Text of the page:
Donor Briefing: Health Care Access: What We Heard, What We Can Do
|Panelists David Hunter, Frances Padilla and Michael Taylor. Photo: Kathleen Cei
The Community Foundation recently hosted a discussion on “Health Care Access: Where Do We Go From Here?” — the fifth in this year’s series of Donor Briefings on urgent issues affecting us locally and nationally.
What We Heard
The topic of health care access is not just timely but very important to The Community Foundation. We were pleased to be joined by a very impressive group of thought leaders for our panel discussion: David V. Hunter, President & Chief Executive Officer, Mary Wade; Frances G. Padilla, President, Universal Health Care Foundation of Connecticut; and Michael Taylor, Chief Executive Officer, Cornell Scott-Hill Health Center; moderated by Kenn Harris, Vice President of Community Engagement and Director of New Haven Healthy Start, The Community Foundation. Topics included how:
- The Affordable Care Act (ACA) made insurance accessible for thousands of people with pre-existing conditions and those who were previously priced out of insurance plans.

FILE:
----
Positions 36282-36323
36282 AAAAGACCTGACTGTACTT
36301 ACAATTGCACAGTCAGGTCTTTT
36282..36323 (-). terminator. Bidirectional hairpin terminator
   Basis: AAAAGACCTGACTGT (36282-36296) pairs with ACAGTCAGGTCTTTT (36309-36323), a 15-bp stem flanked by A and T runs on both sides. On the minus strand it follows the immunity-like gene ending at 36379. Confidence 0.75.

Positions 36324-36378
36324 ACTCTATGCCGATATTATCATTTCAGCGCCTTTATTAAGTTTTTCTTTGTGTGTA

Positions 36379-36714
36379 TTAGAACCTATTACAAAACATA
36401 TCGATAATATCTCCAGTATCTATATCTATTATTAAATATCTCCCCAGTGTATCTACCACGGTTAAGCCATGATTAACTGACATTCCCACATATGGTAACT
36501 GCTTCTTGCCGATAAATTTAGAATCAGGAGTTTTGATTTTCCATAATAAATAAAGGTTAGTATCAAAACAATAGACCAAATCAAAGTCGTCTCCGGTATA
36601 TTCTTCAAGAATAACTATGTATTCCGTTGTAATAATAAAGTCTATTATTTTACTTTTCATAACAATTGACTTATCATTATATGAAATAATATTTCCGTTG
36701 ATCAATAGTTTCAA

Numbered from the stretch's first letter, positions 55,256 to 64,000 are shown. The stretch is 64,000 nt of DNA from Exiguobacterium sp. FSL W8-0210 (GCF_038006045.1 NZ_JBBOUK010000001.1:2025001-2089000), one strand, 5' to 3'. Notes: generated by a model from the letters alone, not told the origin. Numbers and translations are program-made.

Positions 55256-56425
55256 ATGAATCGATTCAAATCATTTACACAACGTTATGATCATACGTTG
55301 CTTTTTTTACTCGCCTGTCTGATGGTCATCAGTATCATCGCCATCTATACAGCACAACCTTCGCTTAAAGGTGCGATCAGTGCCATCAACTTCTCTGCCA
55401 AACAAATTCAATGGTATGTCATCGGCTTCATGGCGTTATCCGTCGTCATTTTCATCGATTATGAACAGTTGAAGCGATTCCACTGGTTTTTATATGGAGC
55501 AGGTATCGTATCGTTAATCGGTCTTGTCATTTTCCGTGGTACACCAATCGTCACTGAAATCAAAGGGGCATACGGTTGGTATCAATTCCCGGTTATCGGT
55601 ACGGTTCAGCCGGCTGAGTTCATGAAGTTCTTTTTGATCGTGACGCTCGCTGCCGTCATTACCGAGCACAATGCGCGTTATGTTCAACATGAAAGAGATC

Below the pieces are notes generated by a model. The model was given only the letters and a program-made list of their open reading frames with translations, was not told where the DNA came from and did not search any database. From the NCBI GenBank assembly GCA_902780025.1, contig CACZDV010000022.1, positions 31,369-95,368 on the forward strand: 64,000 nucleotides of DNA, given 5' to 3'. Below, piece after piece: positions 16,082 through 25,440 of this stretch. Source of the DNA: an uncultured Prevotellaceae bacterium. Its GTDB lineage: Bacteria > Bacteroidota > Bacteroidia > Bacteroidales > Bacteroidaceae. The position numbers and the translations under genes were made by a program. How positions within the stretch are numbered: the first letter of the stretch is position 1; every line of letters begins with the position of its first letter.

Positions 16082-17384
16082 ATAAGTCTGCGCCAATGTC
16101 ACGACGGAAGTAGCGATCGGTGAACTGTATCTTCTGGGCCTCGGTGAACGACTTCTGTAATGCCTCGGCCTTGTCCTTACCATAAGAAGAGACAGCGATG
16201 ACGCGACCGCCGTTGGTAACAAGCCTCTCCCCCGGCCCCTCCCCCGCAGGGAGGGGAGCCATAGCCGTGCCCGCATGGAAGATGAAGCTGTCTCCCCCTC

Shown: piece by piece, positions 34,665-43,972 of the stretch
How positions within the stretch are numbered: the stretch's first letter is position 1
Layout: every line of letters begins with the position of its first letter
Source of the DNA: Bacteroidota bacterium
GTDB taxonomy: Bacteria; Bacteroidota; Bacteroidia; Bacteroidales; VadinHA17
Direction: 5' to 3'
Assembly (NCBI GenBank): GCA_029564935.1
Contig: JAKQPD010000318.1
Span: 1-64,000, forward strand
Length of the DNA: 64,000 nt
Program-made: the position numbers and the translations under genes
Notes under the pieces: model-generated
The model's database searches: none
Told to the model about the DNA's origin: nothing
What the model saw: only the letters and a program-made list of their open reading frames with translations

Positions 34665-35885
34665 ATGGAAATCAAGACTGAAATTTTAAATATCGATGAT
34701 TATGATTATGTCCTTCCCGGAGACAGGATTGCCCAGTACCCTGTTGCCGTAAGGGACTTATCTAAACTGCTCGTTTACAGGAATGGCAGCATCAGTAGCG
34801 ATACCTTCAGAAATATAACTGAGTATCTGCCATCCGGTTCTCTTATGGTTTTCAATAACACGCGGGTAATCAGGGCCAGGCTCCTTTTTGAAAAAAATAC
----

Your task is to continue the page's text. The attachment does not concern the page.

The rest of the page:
- In 2017, Connecticut has an uninsured rate of 3.5%, down from 10% in 2010.
- Federally-qualified health centers are funded to support their mission of delivering care to vulnerable populations, and the financial instability created by the repeal efforts and lack of funding will result in fewer people receiving care.
- The underlying cost structure of health care is challenging and hospital/health system consolidation is making it more difficult.
- Reductions in Medicare and Medicaid, and rolling back the Medicaid expansion would greatly impact our most vulnerable populations, including seniors, children and those with disabilities.
What We Can Do
Become politically engaged about health care.
- Educate yourself on the issues and what is at stake. Protect Our Care CT can be a resource.
- Ask your representatives if they know what is in the Governor’s proposed cuts to Medicaid or the impact moving to federal block grants would mean in Connecticut. Learn how your legislators have voted on proposed legislation.
- Encourage friends and family without health insurance to sign up on health insurance marketplaces like Access Health CT between Nov. 1- Dec. 15.
- Watch the video of the event:
The ACA is not perfect; it is a work in progress that has benefitted hundreds of thousands of residents in Connecticut alone. Michael Taylor summed it up well when he described what we are seeing in Washington and Hartford right now as more of a political problem than a policy problem. When we don’t show up for the political process, we give our vote to ideology, not to facts.